NASA and National Oceanic and Atmospheric Administration scientists are teaming up to test remote sensing technology for use in oil spill response.
By Esprit Smith NASA’s Earth Science News Team
Just off the coast of Santa Barbara, California, thousands of gallons of oil seep through cracks in the seafloor and rise to the surface each day. But this isn’t a disaster zone: It’s one of the largest naturally occurring oil seeps in the world and is believed to have been active for thousands of years.
by Danny Baird NASA’s Space Communications and Navigation program office
NASA is developing capabilities that will allow missions at high altitudes to take advantage of signals from Global Navigation Satellite System (GNSS) constellations — like GPS commonly used in the U.S. These signals — used on Earth for navigation and critical timing applications — could provide NASA’s Artemis missions to the Moon with reliable timing and navigation data. NASA’s Space Communications and Navigation (SCaN) program is developing the technologies that will support this goal.
LIVERMORE, Calif. (Lawrence Livermore National Laboratory PR) — Nanosatellite technology, in particular, small cube satellites, are finding purpose in the most extraordinary places. Known as CubeSats, these miniature versions of conventional satellites can be used for applications that range from tracking space debris to monitoring atmospheric gas concentrations.
Now, Lawrence Livermore scientists and engineers are turning their expertise in CubeSat development toward assisting the U.S. Coast Guard in becoming a spacefaring agency.
EL SEGUNDO, Calif. (Aerospace Corporation PR) — For decades, the dense sea ice covering the Arctic Ocean has been shrinking and, in some regions, disappearing altogether. This environmental change is dramatically altering areas that were once blocked by ice and creating open water that is being turned into shipping lanes for an increasing number of vessels looking for a faster route between Asia, eastern North America and Europe.
According to data from the U.S. Committee On The Marine Transportation System, the number of vessels operating in the Arctic region has increased from 52 in 2008 to 144 in 2013. The committee predicts that the Arctic Ocean will see 2,111 vessels by 2025. This rapid increase in traffic through a dynamic environment like the Arctic has made U.S. Coast Guard (USCG) missions especially challenging while underscoring the need for prompt and reliable emergency distress signal response.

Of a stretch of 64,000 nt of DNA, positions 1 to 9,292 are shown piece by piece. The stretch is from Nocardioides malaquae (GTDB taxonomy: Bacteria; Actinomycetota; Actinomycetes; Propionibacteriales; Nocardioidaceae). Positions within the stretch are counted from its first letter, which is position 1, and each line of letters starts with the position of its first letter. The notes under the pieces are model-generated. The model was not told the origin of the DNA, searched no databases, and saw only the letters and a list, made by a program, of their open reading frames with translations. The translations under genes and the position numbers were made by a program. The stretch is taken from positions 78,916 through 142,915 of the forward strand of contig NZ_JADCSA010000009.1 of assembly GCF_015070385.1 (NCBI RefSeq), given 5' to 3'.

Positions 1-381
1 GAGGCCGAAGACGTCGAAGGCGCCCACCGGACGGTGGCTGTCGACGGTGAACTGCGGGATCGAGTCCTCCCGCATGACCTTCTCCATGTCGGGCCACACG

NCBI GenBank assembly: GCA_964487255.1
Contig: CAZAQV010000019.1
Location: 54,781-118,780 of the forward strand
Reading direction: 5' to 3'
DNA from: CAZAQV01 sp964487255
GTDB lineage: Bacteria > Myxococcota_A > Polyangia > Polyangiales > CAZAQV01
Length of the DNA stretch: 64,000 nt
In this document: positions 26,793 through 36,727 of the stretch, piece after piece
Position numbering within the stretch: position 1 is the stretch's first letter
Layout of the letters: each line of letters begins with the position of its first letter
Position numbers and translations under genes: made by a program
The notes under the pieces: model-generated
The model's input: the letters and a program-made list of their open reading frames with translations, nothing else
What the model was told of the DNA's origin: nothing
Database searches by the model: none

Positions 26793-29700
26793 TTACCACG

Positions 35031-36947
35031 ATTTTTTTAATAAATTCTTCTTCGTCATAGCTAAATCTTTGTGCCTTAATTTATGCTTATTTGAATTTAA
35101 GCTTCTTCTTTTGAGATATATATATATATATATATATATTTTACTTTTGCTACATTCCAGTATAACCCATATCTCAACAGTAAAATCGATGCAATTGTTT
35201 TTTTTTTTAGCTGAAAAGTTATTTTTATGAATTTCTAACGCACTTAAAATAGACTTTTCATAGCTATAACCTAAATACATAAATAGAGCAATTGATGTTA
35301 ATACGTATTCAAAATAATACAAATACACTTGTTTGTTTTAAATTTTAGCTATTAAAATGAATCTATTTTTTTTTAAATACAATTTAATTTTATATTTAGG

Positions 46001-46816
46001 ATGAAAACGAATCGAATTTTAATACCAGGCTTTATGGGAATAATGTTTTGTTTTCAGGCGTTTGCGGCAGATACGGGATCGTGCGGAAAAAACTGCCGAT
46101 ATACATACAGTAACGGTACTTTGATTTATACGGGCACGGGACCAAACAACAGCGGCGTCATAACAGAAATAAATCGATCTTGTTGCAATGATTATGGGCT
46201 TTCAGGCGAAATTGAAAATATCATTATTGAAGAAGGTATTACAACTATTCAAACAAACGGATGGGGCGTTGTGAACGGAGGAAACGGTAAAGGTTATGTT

WASHINGTON (DHS PR) — The Department of Homeland Security (DHS) Science and Technology Directorate (S&T) launched two miniature cube-shaped satellites (CubeSats) into space on December 3, 2018, via the SpaceX Falcon 9 rocket.
Named Yukon and Kodiak, the CubeSats, which are approximately the size of a shoebox, neatly squeezed into a 20-ft. payload stack with 62 other small satellites (SmallSats), and began orbiting our planet.
WASHINGTON (U.S. Coast Guard PR) — Two small satellites, scheduled for launch in 2018, will provide the Coast Guard with the opportunity to test the effectiveness of satellite communications in supporting Arctic search and rescue missions.
These satellites, or “cubesats,” are capable of detecting transmissions from emergency position indicating radio beacons (EPIRBs), which are carried on board vessels to broadcast their position if in distress. The Coast Guard will deploy the cubesats in cooperation with the Department of Homeland Security (DHS) Science and Technology Directorate’s Polar Scout program, the Air Force Operationally Responsive Space Office, and the National Oceanographic and Atmospheric Administration (NOAA).